A comparative study was carried out examining some coupled geomechanics and reservoir fluid flow simulations. The study attempted to answer the questions: "Why do we need coupled geomechanics and reservoir fluid flow analyses" and "How do we do the coupled work"? It is common in reservoir engineering to expect that volumetric deformation in the reservoir may change rock properties such as porosity and permeability, and hence change reservoir flows. However, the effects of shear or deviatory deformation, and stress re-distribution in the reservoir, on the fluid flow have been often neglected. These latter effects will be examined in this paper.
This paper clarifies the notion that shear or non-uniform deformation and stress re-distribution in the reservoir may have significant effects on reservoir fluid flows. Thus, a "fully" coupled or "two-way" coupled analysis is a "must have" approach in a reservoir study where the shear deformation or changes in total stresses in the reservoir can not be ignored. Shear deformation or changes in total stresses, and the resulting stress re-distribution in the reservoir, can be caused by non-uniform reservoir flows; boundary, corner and arching constraints; material nonlinearity; sliding along interfaces or faults; irregular reservoir geometry; among other causes leading to non-uniform deformations.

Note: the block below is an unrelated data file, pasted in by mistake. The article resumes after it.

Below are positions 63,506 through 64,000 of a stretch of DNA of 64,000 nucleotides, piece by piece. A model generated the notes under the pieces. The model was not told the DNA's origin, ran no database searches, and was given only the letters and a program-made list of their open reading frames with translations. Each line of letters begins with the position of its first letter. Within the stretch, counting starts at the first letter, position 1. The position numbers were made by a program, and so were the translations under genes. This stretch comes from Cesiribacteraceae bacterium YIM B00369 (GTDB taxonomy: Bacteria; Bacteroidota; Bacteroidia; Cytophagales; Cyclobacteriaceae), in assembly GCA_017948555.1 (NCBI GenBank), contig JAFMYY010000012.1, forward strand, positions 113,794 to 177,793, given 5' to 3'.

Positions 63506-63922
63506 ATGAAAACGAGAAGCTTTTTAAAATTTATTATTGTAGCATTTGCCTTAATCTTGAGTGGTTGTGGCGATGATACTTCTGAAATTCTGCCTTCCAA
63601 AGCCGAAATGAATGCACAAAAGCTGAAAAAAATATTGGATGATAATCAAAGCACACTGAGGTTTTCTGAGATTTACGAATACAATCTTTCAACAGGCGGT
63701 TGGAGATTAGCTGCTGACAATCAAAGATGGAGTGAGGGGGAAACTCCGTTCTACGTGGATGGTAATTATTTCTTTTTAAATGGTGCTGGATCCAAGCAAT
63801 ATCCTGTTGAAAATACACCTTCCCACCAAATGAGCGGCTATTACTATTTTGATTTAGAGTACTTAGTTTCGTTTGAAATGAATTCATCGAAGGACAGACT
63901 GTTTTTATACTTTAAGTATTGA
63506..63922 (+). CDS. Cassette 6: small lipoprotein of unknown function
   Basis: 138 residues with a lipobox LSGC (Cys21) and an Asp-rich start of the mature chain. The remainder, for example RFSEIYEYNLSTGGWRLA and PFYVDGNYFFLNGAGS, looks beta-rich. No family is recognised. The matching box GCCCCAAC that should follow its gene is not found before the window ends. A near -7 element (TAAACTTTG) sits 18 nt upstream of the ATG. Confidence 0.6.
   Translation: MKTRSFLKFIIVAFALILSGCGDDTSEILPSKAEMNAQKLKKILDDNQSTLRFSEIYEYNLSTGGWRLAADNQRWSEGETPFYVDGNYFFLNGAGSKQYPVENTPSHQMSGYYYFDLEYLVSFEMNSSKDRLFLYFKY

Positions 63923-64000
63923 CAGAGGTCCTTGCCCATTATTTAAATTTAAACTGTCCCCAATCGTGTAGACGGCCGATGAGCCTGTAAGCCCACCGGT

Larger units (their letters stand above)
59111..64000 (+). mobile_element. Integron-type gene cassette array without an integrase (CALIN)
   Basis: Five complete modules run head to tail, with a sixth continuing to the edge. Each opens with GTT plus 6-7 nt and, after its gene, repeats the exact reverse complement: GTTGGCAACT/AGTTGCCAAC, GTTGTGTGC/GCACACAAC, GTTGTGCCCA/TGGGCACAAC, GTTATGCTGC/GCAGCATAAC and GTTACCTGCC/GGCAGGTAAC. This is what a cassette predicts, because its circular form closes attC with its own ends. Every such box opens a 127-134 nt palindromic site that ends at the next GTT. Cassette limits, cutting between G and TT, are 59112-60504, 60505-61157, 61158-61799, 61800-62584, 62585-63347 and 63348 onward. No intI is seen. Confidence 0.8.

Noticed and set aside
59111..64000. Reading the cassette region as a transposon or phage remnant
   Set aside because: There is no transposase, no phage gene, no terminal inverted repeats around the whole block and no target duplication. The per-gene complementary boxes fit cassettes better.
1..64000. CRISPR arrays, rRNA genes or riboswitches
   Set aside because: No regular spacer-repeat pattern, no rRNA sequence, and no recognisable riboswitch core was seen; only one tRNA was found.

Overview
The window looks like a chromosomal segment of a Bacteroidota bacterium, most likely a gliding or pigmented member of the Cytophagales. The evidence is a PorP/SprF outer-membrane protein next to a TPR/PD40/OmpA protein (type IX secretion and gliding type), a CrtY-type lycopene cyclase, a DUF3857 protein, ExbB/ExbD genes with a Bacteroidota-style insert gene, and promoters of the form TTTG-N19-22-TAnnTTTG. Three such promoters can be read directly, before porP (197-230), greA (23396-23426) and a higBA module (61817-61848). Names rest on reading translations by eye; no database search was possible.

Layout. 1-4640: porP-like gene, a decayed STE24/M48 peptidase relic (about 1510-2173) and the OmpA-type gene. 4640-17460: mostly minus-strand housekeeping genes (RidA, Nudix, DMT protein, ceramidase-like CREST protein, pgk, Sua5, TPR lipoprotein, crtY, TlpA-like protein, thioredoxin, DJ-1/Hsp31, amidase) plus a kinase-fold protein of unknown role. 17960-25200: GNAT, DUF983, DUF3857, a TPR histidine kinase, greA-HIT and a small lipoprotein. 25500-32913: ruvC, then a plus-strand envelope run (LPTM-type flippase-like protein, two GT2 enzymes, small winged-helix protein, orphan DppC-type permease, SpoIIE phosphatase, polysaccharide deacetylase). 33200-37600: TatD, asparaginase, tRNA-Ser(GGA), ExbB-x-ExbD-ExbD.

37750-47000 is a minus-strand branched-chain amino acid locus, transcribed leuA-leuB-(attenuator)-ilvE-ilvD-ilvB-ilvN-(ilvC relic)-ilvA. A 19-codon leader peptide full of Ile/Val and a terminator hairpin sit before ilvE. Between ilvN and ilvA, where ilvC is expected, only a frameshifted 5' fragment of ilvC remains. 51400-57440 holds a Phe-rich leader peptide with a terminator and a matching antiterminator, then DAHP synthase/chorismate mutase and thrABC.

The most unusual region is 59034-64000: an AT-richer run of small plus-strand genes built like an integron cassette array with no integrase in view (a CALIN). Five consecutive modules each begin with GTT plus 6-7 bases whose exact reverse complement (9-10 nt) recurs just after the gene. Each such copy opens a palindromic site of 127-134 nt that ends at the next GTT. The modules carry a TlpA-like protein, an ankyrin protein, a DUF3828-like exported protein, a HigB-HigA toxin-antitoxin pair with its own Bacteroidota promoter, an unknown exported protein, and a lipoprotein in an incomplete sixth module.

There are only a few cases in which a reservoir flow analysis can be conducted independently, i.e., without coupled geomechanical calculations, such as when the reservoir flow is occurring under uniaxial deformation or isotropic deformation conditions. The compressibility of the rock phase in these uncoupled reservoir flow simulations has to be selected with caution according to the deformation pattern that will occur in the reservoir. In the cases where no simple deformation pattern can be defined, a "fully" or "two-way" coupled geomechanical analysis has to be conducted along with the reservoir flow analysis. Otherwise, significant errors may occur in prediction of reservoir performance, not only for reservoir deformation, but also for reservoir fluid flows.